By Roldo Bartimole
How do you do aggressive, honest reporting? Ned Whelan, who died Wednesday, days after an accidental fall, showed exactly how. He died in Phoenix, visiting his daughter. He was 70.
As a Plain Dealer reporter in 1970, Whelan covered a meeting of the Bluecoats, an organization of the top corporate executives in town. The Bluecoats support police killed on duty with financial help for family and children.
The situation was an introduction by top corporate Cleveland elite, Fred Coolidge Crawford. He was then board chairman emeritus of TRW, Inc., a major American corporation based here and on the boards of other major corporations.
In his talk Crawford uttered two racist “jokes.” Whelan was covering the meeting for the Plain Dealer. He had the courage to write into his article the essence of this elite’s attempt at humor. Of course, the material never made it to the newspaper the next day. Ned’s honesty was killed. Left on the cutting floor by editors.
I wrote at the time that “Such incidents usually die with self-censorship by reporters,” not so with Whelan. He wrote it.
Someone, maybe even Whelan, as I remember it, sent me the actual edited copy. The material missing in the PD appeared only in my newsletter Point of View in November 23 1970.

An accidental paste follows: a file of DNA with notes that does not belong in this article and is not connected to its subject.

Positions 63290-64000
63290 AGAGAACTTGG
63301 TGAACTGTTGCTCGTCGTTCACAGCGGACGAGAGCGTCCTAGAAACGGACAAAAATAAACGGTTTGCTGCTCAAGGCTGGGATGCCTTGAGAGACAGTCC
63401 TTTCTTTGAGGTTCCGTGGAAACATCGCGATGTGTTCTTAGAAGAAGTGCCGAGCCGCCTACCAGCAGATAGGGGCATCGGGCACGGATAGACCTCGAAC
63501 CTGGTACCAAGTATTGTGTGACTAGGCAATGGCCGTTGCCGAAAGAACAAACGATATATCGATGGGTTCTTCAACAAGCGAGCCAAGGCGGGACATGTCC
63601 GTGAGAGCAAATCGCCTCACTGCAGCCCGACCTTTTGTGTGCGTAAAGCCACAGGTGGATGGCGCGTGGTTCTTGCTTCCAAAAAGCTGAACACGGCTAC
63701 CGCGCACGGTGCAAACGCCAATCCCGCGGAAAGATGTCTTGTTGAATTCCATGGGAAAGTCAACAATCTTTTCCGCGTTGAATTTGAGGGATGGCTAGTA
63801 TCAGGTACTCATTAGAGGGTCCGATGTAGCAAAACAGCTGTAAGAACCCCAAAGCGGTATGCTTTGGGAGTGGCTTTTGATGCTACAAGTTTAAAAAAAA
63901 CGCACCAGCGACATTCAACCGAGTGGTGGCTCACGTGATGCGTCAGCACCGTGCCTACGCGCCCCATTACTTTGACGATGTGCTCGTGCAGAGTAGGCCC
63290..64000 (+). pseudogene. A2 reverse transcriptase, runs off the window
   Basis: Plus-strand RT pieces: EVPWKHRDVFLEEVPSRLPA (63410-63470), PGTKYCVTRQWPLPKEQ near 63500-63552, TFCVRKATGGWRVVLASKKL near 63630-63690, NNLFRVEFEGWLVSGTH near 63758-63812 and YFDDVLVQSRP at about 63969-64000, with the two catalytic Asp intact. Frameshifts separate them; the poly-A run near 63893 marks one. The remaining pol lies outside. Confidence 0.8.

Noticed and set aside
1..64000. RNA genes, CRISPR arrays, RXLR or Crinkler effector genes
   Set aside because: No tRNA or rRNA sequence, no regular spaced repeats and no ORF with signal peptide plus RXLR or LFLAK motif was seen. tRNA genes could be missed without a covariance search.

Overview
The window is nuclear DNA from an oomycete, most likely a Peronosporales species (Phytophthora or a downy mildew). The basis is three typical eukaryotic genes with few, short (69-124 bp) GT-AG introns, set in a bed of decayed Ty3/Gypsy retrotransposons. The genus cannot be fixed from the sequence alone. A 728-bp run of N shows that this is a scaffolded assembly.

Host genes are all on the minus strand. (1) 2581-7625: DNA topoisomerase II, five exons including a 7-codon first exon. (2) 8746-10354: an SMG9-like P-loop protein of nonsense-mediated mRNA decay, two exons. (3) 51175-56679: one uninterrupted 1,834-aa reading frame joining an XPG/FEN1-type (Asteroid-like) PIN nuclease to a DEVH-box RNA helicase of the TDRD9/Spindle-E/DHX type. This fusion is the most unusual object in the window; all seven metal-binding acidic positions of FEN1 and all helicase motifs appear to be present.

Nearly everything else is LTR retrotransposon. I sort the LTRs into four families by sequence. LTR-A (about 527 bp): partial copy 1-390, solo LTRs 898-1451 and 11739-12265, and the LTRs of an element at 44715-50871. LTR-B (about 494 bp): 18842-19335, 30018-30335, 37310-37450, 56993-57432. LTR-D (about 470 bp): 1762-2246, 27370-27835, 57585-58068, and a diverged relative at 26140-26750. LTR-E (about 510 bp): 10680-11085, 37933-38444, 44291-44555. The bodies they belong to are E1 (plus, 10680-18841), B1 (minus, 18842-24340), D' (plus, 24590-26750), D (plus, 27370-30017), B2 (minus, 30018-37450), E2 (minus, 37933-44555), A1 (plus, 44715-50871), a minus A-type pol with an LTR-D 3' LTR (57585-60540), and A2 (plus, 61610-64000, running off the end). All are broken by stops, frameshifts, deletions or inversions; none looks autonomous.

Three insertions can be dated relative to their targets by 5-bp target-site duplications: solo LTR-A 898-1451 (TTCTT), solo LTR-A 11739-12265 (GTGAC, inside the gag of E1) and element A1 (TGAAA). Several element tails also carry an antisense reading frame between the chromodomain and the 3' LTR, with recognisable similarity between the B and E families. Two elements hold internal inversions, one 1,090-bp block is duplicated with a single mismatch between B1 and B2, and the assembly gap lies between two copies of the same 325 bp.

Whelan wrote: “Crawford told two racial jokes to the all-white audience.
“In prefacing one joke, he commented upon someone being ‘black-balled.’
“Crawford then added: ‘I guess it takes two black balls to get elected in this city.”
He injected this racial slur to an audience of police officers. All white.
He also made another racist comment about a “colored boy” and a general, a joke in a Step ‘n Fetchit dialect, Whelan reported. The joke didn’t even require any racial references.
Whelan must have known he was taking a chance. He probably expected to be edited by his bosses. Reporters often don’t want to make their editors uncomfortable. So they leave uncomfortable material out of their stories.
Carl Stokes, the first black elected mayor in a major U. S. city, of course, was mayor at the time.
Whelan continued: “The remark elicited a mixture of laughs and agitation.
“Reston (New York Times noted editorial leader and guest speaker) did not comment upon Crawford’s digression.”
Some people don’t speak out against obvious racism. That helps it along.
It takes courage to write what Whelan did. This was a time of high racial tensions. Crawford was one of the most lauded of corporate leaders. He was speaking to an all-white crowd of police and corporate executives.
One can be sure that he expected not to be quoted in a manner that would bring him disgrace.
Whelan did quote Crawford, however. But the TRW boss’s confidence of editorial protection proved valid. The inherent sense of censorship at the Plain Dealer for the chosen didn’t fail him.
Ned had very conservative opinions, very opposite of mine. I’ve sometimes taken jabs at him but he was always gracious and kind when we met. I’ll miss him. It is a very sad ending.
[Photo via Cleveland Magazine]
In 1991 he was awarded the Second Annual Joe Callaway Award for Civic Courage in Washington, D.C. He received the Distinguished Service Award of the Society of Professional Journalists, Cleveland chapter, in 2002, and was named to the Cleveland Journalism Hall of Fame, 2004. [Photo by Todd Bartimole.]